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Exploration - mattangs & medoes

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160456.  Tue Mar 27, 2007 11:12 am Reply with quote

Stephen hands out a pair of specially-commissioned mattangs/medoes:

Q: How would you use this to explore the world?

A mattang is a kind of map made form reeds which shows where the different wave-shapes are located amongst the islands of the Polynesia and Micronesia. It is thought that they were used by the Polynesians to reach far-off islands without knowing they were there by any other means.

Training to be a sailor began at an early age and one of the tools used by the Micronesian sailors was a bamboo device called the mattang or stick chart (although it is in no way a chart). The Micronesian sailors were well known for their ability to cross the open ocean and their system of training reflects that ability. The Marshallese sailors were particularly skilled and Robin Herbst describes some of the techniques used to train young Marshall sailors:

"Physical artifacts are used as mnemonic devices for...teaching the principles of swell refraction and intersection, and are used by the islanders as crucial navigational tools. The "sticks" that form the chart are the midribs of coconut leaves curved around a central point to model how swells from opposite directions refract around an island and intersect in nodes." [see Uncommon Directions by Robin Herbst]

When you drop a stone into a lake, its ripples spread out and also refract around any other obstacles sticking out of the water. You can see the effect in this page's diagrams:

By lying off the prow of the boat, studying the wave patterns for a while, and reverse-engineering the diffraction patterns that spread out 'down current' of the island, you can know that it must be there without having to see it. And you can know more-or-less exactly where you are amongst known islands.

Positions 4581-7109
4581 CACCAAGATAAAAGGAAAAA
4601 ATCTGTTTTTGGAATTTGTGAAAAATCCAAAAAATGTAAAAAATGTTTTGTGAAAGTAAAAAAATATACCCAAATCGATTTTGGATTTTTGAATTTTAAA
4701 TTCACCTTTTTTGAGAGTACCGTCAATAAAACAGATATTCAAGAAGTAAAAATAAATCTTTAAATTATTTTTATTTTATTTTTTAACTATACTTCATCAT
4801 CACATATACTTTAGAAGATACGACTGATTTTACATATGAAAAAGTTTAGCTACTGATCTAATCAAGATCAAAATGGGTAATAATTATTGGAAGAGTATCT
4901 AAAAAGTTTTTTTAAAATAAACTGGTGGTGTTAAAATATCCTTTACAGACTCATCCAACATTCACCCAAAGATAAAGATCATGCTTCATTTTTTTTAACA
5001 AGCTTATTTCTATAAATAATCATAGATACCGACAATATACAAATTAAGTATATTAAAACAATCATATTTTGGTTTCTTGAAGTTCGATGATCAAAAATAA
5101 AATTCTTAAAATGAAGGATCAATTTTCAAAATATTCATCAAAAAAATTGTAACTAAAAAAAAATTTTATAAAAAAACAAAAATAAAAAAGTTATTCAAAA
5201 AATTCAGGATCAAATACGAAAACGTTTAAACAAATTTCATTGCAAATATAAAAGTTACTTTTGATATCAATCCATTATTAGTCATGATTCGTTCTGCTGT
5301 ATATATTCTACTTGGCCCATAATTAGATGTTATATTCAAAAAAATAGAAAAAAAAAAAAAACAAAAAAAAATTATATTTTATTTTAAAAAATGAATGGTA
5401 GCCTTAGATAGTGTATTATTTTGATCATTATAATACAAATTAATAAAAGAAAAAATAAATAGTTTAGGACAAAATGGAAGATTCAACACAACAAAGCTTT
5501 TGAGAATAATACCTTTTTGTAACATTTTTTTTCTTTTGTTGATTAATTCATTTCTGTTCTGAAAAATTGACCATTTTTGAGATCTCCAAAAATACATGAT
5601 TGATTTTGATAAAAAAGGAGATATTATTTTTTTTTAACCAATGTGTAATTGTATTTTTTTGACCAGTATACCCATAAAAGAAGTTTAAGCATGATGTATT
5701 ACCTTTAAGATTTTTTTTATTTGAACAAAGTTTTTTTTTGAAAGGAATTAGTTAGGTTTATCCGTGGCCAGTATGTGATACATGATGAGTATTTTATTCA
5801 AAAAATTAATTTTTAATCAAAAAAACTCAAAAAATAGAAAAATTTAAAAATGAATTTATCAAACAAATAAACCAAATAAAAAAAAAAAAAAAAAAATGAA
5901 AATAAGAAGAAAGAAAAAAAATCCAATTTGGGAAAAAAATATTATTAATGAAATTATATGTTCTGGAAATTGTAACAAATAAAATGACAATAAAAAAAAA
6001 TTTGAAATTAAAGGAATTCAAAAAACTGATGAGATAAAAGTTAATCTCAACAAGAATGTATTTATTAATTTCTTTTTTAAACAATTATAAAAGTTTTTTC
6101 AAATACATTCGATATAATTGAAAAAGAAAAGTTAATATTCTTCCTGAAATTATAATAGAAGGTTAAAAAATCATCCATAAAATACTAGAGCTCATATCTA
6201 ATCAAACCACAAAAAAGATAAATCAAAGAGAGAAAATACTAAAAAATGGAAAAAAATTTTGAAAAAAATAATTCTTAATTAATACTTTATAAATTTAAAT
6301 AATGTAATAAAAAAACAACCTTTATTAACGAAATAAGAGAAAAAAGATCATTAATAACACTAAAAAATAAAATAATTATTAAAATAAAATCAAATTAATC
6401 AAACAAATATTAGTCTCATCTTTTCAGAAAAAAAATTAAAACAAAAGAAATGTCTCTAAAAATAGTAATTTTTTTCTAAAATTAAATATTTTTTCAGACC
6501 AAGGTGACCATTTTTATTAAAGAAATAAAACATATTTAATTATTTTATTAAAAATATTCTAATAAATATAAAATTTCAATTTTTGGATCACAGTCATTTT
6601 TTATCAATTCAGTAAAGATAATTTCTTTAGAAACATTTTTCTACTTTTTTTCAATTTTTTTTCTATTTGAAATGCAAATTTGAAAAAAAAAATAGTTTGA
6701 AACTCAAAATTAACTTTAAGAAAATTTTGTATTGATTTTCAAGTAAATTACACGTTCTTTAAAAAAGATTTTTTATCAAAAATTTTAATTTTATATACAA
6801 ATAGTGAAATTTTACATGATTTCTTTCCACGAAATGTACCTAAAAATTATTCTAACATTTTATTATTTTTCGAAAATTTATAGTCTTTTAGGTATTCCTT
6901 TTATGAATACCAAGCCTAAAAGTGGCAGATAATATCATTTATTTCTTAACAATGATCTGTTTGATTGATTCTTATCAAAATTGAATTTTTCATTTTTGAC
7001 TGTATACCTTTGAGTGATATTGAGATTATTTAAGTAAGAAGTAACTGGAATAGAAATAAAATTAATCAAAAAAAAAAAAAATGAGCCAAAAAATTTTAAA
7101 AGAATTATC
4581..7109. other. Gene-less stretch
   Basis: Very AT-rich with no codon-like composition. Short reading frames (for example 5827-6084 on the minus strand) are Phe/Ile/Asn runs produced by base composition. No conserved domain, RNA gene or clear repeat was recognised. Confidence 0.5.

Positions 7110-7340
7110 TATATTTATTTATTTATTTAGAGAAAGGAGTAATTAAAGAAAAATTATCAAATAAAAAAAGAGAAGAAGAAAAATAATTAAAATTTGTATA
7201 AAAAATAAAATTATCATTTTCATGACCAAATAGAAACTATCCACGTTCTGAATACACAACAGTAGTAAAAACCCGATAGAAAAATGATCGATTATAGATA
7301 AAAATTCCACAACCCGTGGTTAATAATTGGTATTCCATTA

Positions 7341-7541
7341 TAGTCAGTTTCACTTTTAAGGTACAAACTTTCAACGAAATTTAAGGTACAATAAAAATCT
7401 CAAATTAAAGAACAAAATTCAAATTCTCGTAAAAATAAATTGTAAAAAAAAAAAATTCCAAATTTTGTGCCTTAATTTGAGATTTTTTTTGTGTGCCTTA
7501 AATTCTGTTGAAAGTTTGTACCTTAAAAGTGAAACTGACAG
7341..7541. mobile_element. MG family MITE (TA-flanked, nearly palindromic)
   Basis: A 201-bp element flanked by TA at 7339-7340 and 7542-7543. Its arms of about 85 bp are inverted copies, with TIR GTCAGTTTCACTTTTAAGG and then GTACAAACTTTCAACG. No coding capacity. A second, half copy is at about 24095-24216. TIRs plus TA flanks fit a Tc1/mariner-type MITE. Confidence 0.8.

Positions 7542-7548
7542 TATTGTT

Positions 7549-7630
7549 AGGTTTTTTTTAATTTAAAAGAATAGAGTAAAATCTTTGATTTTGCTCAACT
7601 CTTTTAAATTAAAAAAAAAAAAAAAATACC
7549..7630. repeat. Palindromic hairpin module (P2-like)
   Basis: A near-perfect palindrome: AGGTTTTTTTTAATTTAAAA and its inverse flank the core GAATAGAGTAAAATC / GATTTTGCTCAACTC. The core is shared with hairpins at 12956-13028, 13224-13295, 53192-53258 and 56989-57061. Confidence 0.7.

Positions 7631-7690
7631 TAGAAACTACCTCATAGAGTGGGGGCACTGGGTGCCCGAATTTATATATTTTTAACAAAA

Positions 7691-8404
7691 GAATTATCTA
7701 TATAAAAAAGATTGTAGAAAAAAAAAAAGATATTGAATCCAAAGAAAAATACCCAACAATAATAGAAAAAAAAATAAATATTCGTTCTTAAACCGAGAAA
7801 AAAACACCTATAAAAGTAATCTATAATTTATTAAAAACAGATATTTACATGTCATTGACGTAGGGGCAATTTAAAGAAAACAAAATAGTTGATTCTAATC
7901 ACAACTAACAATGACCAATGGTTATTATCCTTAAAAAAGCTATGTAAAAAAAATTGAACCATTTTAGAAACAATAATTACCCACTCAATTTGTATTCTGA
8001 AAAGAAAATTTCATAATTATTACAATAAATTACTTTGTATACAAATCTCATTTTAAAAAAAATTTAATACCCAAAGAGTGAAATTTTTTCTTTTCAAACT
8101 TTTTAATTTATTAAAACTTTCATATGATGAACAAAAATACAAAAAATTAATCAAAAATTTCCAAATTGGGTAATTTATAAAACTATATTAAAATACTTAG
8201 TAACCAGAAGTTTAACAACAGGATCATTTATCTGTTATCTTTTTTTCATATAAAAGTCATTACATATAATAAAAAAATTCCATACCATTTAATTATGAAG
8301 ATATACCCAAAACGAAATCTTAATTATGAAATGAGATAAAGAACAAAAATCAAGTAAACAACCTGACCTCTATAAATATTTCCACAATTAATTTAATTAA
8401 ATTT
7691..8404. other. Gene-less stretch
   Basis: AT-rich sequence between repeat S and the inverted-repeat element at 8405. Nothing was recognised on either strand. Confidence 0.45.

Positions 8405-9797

Many such islands, and many currents, no doubt makes the whole island-group mattang very complex indeed, but if there's one thing the brain is very good at, it's learning how to spot very complex visual and rhythmic patterns.

160461.  Tue Mar 27, 2007 11:15 am Reply with quote

That is absolutely fascinating.

160500.  Tue Mar 27, 2007 2:43 pm Reply with quote


Ties in with what we were discussing elsewhere about information storage media which become unreadable to future generations - this one hasn't obviously, but it's just the sort of thing which might.

160619.  Wed Mar 28, 2007 2:46 am Reply with quote

Now all we need is an elephant link...

160648.  Wed Mar 28, 2007 4:59 am Reply with quote

Well, we have here elephant maps, used to establish where poached ivory comes from, by matching it up with samples of ele-shit, collected and sent in by field workers in various locations:

Frederick The Monk
160751.  Wed Mar 28, 2007 10:00 am Reply with quote